Islanders of Yesteryear: Clark Gillies

With All-Star weekend upon us, it was tempting to pick someone like Bossy, Potvin or Trottier for this "Islanders of Yesteryear." But in light of the always-resurfacing fighting debate, I thought I'd go with an All-Star Game rep (1978) who typified "power forward" and also typified the "ideal" use for fighting in this game.


You see, Clark Gillies never liked to fight. Never seen an interview with him where he acted as if he enjoyed it -- on the contrary, he usually says something to the effect of: "I didn't like to do it, but sometimes it was necessary." Yet the back of his Topps 1978-79 trading card [pictured after the jump] calls him "one of the most respected fighters in the NHL." (I realize most "enforcers" today also would prefer not to fight, but they do so because it keeps them in the league -- which, incidentally, is a big reason they argue it's still "necessary." Gillies did not need to fight to stay in the NHL.)

Gillies' four-season stats at that time reveal 0 seasons with even 100 PIMs -- yet a four-season average at the time of about 32 goals per year. Granted, part of his reputation was earned in juniors, where he fought a whoooole lot. But Gillies never even eclipsed 99 PIMs in any of his 14 NHL seasons.

Wherever you fall in the fighting debate, there's no doubting that fighting's function has always been in part a violence-limiting psychological "release valve" -- a vague yet palpable role that is essentially an oxymoron. Violence for the sake of stopping violence? Does not compute. Except that sometimes it does, when tensions escalate quickly and heightened competitive juices push taking "liberties" too far, and someone calls timeout to put a lid on things and settle it one-on-one.

The fact that talented players like Gillies used to be reluctantly drawn into fighting to protect or "create space" for smaller yet higher skilled teammates shows us how ingrained this strange function is into the game. Yet the fact clubs ultimately decided players like Gillies were too valuable to lose to fighting injuries or major penalties explains how the league developed 300-PIM specialized goons as a fixture in every lineup.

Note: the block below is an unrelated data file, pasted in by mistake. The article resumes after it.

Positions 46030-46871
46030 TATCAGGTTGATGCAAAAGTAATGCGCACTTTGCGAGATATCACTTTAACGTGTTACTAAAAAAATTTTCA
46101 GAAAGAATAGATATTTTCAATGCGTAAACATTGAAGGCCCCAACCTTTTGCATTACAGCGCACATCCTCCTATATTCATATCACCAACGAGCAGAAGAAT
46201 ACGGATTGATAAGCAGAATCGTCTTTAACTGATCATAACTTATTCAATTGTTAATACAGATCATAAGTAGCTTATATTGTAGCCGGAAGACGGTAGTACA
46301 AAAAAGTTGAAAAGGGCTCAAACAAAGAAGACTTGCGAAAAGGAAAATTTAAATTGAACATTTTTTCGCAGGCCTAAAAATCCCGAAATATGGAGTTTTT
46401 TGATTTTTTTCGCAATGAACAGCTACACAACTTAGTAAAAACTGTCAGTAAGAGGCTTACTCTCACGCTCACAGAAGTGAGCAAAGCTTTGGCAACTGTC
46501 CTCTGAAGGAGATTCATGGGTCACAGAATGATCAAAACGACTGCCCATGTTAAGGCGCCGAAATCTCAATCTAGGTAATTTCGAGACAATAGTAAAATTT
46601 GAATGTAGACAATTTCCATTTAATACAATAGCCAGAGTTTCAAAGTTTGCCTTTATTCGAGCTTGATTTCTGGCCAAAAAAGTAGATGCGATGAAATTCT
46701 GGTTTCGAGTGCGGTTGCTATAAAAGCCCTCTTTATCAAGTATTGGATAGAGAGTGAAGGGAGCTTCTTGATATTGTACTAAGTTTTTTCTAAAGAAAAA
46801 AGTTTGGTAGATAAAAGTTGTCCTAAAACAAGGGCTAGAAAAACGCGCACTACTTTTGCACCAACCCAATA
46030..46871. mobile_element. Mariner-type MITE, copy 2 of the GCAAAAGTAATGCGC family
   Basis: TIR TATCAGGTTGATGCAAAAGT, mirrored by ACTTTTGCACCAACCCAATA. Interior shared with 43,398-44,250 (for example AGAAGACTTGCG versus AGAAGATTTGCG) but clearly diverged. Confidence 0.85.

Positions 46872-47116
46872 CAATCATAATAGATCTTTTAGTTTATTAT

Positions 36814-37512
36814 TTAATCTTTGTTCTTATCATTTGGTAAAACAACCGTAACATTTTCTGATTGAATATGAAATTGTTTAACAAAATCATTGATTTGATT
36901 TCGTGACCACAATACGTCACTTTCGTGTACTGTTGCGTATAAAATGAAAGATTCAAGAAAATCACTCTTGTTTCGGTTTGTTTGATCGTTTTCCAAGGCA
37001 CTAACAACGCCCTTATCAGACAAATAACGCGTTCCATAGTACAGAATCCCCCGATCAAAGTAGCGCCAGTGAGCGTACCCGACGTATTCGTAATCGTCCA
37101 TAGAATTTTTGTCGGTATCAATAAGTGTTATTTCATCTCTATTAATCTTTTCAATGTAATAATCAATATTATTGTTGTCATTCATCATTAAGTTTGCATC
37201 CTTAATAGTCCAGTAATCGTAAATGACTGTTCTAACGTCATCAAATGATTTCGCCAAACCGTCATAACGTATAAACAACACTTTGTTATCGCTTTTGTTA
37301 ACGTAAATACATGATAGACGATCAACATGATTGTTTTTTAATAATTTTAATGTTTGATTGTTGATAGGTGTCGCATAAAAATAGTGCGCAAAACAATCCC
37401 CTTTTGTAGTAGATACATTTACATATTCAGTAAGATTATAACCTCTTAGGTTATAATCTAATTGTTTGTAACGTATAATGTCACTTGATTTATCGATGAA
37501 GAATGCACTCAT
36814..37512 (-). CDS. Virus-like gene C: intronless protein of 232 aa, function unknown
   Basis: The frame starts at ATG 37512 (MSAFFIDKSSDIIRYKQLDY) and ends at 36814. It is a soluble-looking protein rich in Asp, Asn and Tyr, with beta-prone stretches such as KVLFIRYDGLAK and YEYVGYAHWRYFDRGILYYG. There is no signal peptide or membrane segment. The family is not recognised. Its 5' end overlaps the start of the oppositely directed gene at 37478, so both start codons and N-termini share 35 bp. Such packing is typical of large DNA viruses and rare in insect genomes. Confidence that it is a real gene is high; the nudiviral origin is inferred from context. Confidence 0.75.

Rest assured, when Gillies got into a fight, it was not sideshow sham like many pre-planned fights we see today. Maybe the advent of specialized enforcers does us a favor, by pointing out the absurdity of this "necessary" function.

Gillies-backs_medium I rise to my feet like everyone else when an NHL fight begins -- but often I feel like I'm gawking at a circus or a carwreck (or both). It's hard to imagine this league without it, particularly with the popularity it brings and the fan bloodthirst it nourishes. But despite my reservations, when I look back at a player like Gillies, I'm better able to cognitively see its "policing" role.

An All-Star Worthy of the Retired #9

But this is supposed to be about Clark Gillies the player. And what a player he was. Opposing fans sometimes cite his stats and scoff at the Islanders retiring his number (though retired numbers are really no one's business but that club's and its fans'). I'm not going to touch the Hall of Fame debate, but his importance in Islanders history is irrefutable and makes him worthy of the permanent #9.

With the aforementioned toughness, he not only helped make Mike Bossy and Bryan Trottier's careers possible -- he was skilled enough to hang with them: Gillies was a good skater, a good shooter, a diligent defender and all-around smart hockey player. (He consistently sported one helluva moustache, too.) The presence of "secondary" players with his skill and diligence are what made the Islanders' four consecutive Cups and 19 consecutive playoff series wins possible.

It's indicative of the respect for Gillies that he succeeded original team captain Ed Westfall for two years just before the dynasty. He ultimately gave up the captaincy to Denis Potvin, as he said he never felt quite comfortable in the role (and perhaps figured Potvin might as well be captain, given Potvin's verbosity with or without the 'C').

The saddest moment of his career for me, following the Islanders from afar in a pre-Internet age, was discovering Clark Gillies was a New York Islander no more. Here's how I found out:


"Now With Sabres." Although the above pic (1986-87 OPC) was taken when Gillies was still an Islander, the facial expression seemed so fitting. For me, it always symbolically conveyed the exhaustion of so many playoff miles. The fatigue of so many Islanders' star careers winding down simultaneously. The disappointment of being left on waivers ... and claimed by the also-ran Sabres.

Gillies only lasted a little over one season in Buffalo before calling it quits. Like many Islanders greats, the dynasty years had taken their toll. All fans had left were the memories.


Other Reading/Viewing:

Note: Islanders of Yesteryear is an on-going series, loosely inspired by "Leaf of the Day" at Pension Plan Puppets. Although -- let's be honest -- there was no way I was starting an Islanders blog with all these SBN tools without digging into some hockey cards and storied figures from yesteryear. As with all content on this site, feel free to create and add your own in FanPosts, or add your own memories and thoughts in comments.

<em>Submitted FanPosts do not necessarily reflect the views of this blog or SB Nation. If you're reading this statement, you pass the fine print legalese test. Four stars for you.</em>